The early years for Airtel were all about striking the right alliances, from wooing British Telecom to invest in a 21.05% equity stake in the company and then the alliance with Singtel (Singapore Telecom), which infused USD 400 Million, which was the single largest investment by an international investor.
As the company grew in confidence, in 2002-03, they completed an IPO for a 10% equity stake, further raising 833.85 Cr.
It was also a time for the Brand to start crafting its identity, and they did it through an AR Rehman melody, which as per rumors, remains the world’s most downloaded mobile music with over 150 million downloads.
The new melody was unveiled in their first ad – Express Yourself that demonstrated the power of expression and evoking a feeling of patriotism.
The company also raised its stature through strategic alliances with Ericsson & Nokia as well as laying down of a 20,000 km cable connecting Indian with South East Asia, Middle East & Europe.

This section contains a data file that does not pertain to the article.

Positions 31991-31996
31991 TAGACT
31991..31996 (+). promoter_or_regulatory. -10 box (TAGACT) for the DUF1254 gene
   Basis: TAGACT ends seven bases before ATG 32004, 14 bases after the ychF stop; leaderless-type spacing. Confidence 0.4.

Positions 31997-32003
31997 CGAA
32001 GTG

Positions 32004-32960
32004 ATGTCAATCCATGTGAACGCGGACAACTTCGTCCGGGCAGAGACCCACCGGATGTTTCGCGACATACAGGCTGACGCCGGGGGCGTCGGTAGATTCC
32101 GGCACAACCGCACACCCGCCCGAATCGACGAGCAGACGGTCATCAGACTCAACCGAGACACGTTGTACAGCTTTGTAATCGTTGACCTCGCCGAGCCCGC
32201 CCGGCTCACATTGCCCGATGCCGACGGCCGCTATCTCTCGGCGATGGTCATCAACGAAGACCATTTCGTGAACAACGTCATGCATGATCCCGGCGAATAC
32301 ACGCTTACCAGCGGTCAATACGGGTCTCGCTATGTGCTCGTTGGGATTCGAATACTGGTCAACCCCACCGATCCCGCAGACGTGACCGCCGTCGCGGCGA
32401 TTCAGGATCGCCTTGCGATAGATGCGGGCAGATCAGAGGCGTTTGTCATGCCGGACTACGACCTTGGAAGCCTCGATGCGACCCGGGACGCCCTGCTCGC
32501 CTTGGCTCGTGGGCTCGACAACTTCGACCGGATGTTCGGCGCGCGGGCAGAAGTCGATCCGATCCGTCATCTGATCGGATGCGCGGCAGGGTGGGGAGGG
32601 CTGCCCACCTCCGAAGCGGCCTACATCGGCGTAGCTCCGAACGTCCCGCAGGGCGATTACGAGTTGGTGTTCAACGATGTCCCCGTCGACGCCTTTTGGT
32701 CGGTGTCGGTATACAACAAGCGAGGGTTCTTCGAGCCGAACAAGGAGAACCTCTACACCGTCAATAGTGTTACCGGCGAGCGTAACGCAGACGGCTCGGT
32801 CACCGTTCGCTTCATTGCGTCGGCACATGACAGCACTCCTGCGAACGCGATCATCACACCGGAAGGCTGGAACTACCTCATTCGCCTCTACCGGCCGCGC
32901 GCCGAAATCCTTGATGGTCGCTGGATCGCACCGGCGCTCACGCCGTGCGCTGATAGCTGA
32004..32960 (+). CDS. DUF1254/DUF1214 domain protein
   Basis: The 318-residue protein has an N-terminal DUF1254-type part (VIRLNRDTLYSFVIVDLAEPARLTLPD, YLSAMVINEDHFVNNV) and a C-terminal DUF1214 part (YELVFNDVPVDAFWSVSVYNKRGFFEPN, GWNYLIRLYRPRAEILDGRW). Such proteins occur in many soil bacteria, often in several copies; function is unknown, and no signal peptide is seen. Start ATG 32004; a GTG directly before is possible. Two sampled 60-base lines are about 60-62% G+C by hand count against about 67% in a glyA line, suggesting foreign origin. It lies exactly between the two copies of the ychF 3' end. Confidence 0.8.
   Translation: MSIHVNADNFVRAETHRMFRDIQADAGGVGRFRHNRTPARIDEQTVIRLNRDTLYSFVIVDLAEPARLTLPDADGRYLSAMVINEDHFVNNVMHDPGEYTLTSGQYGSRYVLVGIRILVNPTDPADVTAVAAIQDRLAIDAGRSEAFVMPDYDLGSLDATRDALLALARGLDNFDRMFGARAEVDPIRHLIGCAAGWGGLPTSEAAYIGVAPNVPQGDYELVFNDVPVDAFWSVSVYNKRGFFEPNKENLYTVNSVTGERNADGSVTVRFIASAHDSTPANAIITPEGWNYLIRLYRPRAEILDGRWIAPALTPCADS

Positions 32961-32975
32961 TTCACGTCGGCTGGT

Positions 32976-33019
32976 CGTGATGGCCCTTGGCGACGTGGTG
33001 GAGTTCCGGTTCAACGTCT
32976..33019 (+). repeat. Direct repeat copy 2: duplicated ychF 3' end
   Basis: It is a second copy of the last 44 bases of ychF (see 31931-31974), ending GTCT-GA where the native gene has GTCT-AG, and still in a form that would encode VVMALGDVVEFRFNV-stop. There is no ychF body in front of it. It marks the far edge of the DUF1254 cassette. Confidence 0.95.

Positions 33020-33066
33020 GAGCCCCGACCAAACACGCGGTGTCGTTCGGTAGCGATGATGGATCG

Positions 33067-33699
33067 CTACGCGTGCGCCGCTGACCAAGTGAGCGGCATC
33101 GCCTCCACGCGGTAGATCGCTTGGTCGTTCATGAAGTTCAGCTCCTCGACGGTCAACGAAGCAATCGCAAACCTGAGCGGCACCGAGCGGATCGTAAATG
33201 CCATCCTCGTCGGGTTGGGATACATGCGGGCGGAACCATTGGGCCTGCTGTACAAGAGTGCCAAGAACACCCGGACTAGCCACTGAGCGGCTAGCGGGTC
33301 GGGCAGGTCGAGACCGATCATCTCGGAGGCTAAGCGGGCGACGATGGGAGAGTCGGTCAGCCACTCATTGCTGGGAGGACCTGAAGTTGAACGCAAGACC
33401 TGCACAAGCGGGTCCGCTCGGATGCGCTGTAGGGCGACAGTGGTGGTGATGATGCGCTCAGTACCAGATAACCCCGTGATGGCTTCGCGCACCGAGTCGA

In fact, Vodafone which was yet to enter India, and was then the world’s largest mobile services provider also acquired a 10% economic interest in the company.
Airtel, completed this phase by acquiring a pan India presence through the launch of their services in Assam, the last circle for them to do complete the circuit. They also became India’s largest integrated private operator based on total customer base.
The Golden Years: 2005 to 2010
While the telecom industry’s task till 2005 was really about garnering investments and expansion of infrastructure, the sector started maturing post-2005, and several changes drove the sector’s attractiveness.
The first factor was the rational allocation of cellular licenses. In the beginning, the government allocated two cellular licenses per sector, and a third was given to BSNL/MTNL. However, eventually, the government arrived at auctions being appropriate for the allocation of licenses.
Next, post-2005, the tower industry evolved. The concept of tower sharing became commonplace that also enhanced the economic attractiveness of the segment.